Based on four years of butterfly monitoring in four contrasting natural habitats on St. Eustatius, we document large and consistent differences in the butterfly species assemblages in the different habitats and compare the butterfly assemblages of the three windward Dutch islands to those of other islands of the Lesser Antilles. Seven new species records were established for St. Eustatius, thereby updating the butterfly list to a total of 32 species. Pieridae were the most numerically abundant group of butterflies (48%), followed by Lycaenidae (26%), Hesperiidae (12%), and smaller numbers of both Heliconiinae (6%) and Charaxinae (5%). Heliconiinae and Charaxinae both showed a significant dependence on the moister, wind-sheltered habitats of the volcanic slopes and crater of the Quill, but this dependence was particularly strong for Heliconiinae. The butterfly faunas of the windward Dutch islands numbered a total of 44 species. The presence of larval host plants needed for local reproduction was confirmed for all but two species. Cluster analysis separated the butterfly faunas of these and the surrounding islands into two groups. The more speciose butterfly assemblages of Saba, St. Eustatius, and St. Martin clustered together with the those of the surrounding higher islands of Antigua, Montserrat, Nevis, and St. Kitts, while the poorer faunas of the low-lying islands of Anguilla, St. Bartholomew, and Barbuda formed a separate cluster and had a lower species richness particularly in the Heliconiinae and Charaxinae. Based on consistent effects of elevation on butterfly faunas, at both geographic scales (between areas on St. Eustatius and between islands), our results suggest that island maximum elevation is the overriding factor explaining the distribution of butterfly faunal richness in the northern Lesser Antillean islands studied.
This book is intended as a popular picture guide to butterflies and moths of Curaçao, Aruba and Bonaire. It is not designed as a field guide for biologists but is primarily intended to stimulate the interest of young conservationists, amateur naturalists, and the general public. To this end, the text is presented both in English and the native Papiamentu. Papiamentu spelling and usage differs between the three islands. The Papiamentu in this book is based on: Dikshonario Papiamentu – Hulandes, 2nd revised edition, by S. M. Joubert, 1999, and Spèlchèk version 1.0, by Fundashon pa Planifikashon di Idioma, 2001.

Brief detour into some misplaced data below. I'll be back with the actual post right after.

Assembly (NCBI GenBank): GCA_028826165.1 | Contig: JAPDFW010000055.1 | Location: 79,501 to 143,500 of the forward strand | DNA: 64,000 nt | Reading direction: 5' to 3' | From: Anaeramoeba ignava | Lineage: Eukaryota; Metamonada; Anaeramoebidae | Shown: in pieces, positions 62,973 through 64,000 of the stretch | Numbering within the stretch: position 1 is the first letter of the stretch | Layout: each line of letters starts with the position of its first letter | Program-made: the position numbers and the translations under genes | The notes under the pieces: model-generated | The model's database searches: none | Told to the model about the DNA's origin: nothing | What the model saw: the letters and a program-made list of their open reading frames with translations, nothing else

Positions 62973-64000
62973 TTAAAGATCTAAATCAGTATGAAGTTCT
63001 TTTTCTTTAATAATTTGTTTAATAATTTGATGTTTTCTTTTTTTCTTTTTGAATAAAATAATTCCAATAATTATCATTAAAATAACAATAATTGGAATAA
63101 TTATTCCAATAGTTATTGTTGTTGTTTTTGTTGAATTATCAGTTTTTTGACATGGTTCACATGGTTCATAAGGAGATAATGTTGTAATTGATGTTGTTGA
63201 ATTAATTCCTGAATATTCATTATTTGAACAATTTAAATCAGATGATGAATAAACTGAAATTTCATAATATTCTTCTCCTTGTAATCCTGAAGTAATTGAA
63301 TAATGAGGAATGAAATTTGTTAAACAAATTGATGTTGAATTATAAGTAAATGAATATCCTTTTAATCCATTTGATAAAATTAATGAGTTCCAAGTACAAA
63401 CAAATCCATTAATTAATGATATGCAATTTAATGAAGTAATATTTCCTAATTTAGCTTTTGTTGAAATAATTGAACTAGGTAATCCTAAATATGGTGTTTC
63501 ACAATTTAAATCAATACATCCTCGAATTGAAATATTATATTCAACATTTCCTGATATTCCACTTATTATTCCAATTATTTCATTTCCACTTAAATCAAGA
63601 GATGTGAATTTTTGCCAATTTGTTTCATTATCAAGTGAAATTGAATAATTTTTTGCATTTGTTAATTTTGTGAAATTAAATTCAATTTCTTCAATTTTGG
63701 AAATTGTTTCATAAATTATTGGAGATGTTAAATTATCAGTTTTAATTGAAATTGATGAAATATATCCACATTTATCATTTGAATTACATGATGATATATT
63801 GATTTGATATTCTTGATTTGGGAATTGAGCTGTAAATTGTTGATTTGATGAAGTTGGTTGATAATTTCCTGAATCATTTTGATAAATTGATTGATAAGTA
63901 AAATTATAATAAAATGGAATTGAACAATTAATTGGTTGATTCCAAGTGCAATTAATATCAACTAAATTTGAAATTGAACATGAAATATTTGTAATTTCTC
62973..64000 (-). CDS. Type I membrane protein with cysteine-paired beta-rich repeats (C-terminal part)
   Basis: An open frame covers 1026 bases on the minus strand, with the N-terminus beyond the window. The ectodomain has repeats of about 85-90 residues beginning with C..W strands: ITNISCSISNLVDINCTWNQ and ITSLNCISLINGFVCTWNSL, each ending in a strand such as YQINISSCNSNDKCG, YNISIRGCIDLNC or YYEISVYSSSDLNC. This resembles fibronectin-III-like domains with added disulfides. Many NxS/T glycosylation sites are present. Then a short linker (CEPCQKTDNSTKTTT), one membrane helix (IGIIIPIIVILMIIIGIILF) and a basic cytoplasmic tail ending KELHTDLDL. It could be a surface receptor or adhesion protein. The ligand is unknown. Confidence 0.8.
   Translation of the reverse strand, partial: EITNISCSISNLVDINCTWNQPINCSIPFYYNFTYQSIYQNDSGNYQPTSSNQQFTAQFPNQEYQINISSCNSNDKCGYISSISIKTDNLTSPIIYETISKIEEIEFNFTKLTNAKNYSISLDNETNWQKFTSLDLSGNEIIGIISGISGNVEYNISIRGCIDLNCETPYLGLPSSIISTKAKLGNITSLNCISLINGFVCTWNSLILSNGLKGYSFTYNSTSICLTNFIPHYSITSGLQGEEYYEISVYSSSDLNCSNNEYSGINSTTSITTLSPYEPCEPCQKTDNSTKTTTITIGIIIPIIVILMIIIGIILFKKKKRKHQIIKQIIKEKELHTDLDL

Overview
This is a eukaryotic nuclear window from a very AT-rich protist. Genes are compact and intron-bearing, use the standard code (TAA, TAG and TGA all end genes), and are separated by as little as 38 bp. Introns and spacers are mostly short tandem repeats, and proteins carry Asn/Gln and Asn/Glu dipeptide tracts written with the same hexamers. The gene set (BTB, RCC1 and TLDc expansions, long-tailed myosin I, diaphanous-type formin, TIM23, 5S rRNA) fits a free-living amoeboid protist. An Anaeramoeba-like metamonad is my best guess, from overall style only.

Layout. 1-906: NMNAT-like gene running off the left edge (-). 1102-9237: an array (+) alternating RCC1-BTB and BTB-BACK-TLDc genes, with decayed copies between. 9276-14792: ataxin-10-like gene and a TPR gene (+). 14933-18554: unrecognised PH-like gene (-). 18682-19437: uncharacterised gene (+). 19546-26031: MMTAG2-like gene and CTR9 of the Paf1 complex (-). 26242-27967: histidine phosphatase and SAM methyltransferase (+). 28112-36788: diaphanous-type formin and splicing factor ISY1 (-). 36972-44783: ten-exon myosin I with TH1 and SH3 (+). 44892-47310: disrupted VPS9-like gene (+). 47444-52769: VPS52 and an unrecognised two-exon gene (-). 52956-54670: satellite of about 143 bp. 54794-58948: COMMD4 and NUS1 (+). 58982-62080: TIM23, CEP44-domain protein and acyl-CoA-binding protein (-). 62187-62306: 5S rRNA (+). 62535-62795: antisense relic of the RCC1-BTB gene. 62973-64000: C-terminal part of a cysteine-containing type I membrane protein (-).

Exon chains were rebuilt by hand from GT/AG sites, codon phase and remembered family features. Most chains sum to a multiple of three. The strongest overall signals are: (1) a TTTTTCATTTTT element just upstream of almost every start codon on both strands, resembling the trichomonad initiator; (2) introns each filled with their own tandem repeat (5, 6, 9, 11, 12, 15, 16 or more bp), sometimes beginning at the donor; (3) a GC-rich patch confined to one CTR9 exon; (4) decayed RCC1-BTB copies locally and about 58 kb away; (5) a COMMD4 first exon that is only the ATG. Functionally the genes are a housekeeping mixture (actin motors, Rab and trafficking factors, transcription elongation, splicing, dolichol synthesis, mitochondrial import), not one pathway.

The information and photos presented in this picture book are based on studies con- ducted by the authors during the period 1996-2000, two papers of which have already been published in the Caribbean Journal of Science. While this book presents some gen- eral information on butterfly biology, technical information and details have been kept to a minimum and should be sought elsewhere. Useful sources of supplemental informa- tion have been listed under ”Further Reading”. While the focus of this book is on the butterflies, a few striking or colorful moths are also featured. We present here general knowledge, including the current distribution of the species thus far recorded and wel- come additional information.
At present there are no words to distinguish butterflies from moths in the Papiamentu language. Both animals are simply called “barbulètè”. We here follow Simons (1868) and use the terms “barbulètè djanochi” and the term “mòt” to refer specifically to moths. Both are expressions derived from the Dutch language. In the text we use the word “barbulètè” to refer only to butterflies and not moths. For the striking group of moths known as “hawkmoths” in English, we here use the term “barbulètè gabilan”. In Dutch this group is known as the “arrow-tailed butterflies” based on the “horn” or “spine” found on the hind part of the abdomen of the caterpillars of these species.